Thursday, May 12, 2011

Cavo Sidero Activism

Thanks to Nassos Papalexandrou for highlighting a recent moment of archaeological activism. I quote below an email sent to the entire international community that rallied behind the site of Cavo Sidero in Crete. Jennifer Moody and Oliver Rackham spearheaded the successive campaign:

April 9, 2011
Dear Signer of the Cavo Sidero Petition,
Thank you! You really did make a difference! On December 3, 2010 the Council of State, Greece's Supreme Administrative Court, found in our favor and canceled approval of the Cavo Sidero Golf Resort. Copies of the petition, including comments, were placed before the judges and formed an important part of the evidence.
This has been a long, hard fought battle by thousands of people but especially a core of some 300 local citizens who took on big business and big government and against incredible odds won this court case.
Your support bolstered morale and demonstrated that this was not merely a local affair; that the world does indeed care about the future of this remote corner of Crete. People from 88 countries all over the world signed the Cavo Sidero Petition: 40% from Greece; 16% from France; 13% from the UK; 8% from the USA; 5% from Belgium; 4% from Germany; 2% from Italy; and 1% from Switzerland, Canada, The Netherlands, Spain, Austria and Cyprus. We are delighted that so many people, according to their comments, have been all the way to the north-east tip of Crete and know and appreciate its beauty and its wildlife.
Sadly, the landscape is not entirely secure. The land remains in the hands of Moní Toploú which continues to allow serious overgrazing and the bulldozing of antiquities. Cultivation of the Itanos basin is still leaking agro-chemicals into the Vaï palm-wood. Most alarmingly, we hear that the palms have now been attacked by the Red Palm Weevil, an insect that has decimated many kinds of palm trees from India to California and is now ravaging Crete!
Also, Minoan Group/Loyalward have openly declared their intention to return with a new plan, hoping to have it speedily passed through a recently enacted "fast-track" procedure aimed at assisting such projects by bypassing legitimate objections from private citizens and government departments. While the legitimacy of such efforts is questionable, we must remain vigilant.
Whether by Minoan Group/Loyalward or some other organization, a new development proposal for Cavo Sidero will be submitted. It is important to be prepared with a plan that works with, not against, the special character of the area. To this end an international conference on the future of this area is planned to be hosted by the provincial government of Lasithi.
Thus, the battle to save the Cavo Sidero landscape continues on several different fronts, including a criminal trial set to begin in Khania on April 15, 2011 against the Abbot and seven government expert witnesses. They are accused of fraudulently leading the court into a 1999 decision which secured the Monastery's ownership of the land against claims by the Greek State.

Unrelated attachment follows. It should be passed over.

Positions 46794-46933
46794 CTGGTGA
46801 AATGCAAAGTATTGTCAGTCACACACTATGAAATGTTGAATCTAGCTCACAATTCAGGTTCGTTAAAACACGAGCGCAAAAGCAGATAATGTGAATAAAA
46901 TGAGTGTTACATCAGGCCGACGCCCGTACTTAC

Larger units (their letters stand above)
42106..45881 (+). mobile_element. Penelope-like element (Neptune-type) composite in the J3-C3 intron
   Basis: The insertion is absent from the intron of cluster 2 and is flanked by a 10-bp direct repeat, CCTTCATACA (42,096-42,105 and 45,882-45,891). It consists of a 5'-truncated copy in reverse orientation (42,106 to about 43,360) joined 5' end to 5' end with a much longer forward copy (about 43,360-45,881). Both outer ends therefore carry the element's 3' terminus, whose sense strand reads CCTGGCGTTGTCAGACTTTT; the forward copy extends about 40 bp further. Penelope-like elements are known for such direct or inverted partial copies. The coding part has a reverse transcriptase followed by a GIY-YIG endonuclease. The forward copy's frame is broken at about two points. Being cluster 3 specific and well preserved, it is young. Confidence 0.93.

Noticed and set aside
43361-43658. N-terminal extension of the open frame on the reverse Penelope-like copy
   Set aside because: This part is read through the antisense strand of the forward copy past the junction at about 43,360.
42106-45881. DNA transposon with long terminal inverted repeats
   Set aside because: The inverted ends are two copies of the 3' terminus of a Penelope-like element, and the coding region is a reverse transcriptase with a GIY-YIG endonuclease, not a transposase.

As part of the effort to protect Cavo Sidero and other sensitive areas from unsustainable development, an international team (who worked selflessly for over three years with little or no pay) filmed a documentary: A Thousand Lost Golf Balls. A film about development (copyright Real-Life Documentaries 2010, directed by Vangelis Kalaitzis). It presents the full spectrum of opinion about this landmark case; the history of the development; and possible futures for this and other undeveloped areas, exploring proposals for sustainable ways of managing the land for generations to come using its natural assets. It is also a record of the landscape as it is today - undeveloped. The film has now been shown at Ecoweek 2010 and the 2011 Thessaloniki Film Festival; a shorter version is to be aired on Greek TV. If you wish to purchase the film or contribute to its expenses please contact Cliff Cook (writer and narrator)
If you have any further questions about the Cavo Sidero area please do not hesitate to email one or both of us at the addresses below.
And so with this letter we officially close this Cavo Sidero petition. We are extremely grateful to all 11, 014 of you for signing it and helping preserve this landscape from catastrophic development; it was a magnificent response. Thank you so very much.

Jennifer Moody
Environmental Archaeologist
MacArthur Fellow 1989-1994
Research Fellow, Department of Classics
University of Texas at Austin

Oliver Rackham
OBE, Fellow of the British Academy
Honorary Professor of Historical Ecology
Former Master of Corpus Christi College, Cambridge

Authors of The making of the Cretan landscape, 1996, 2004

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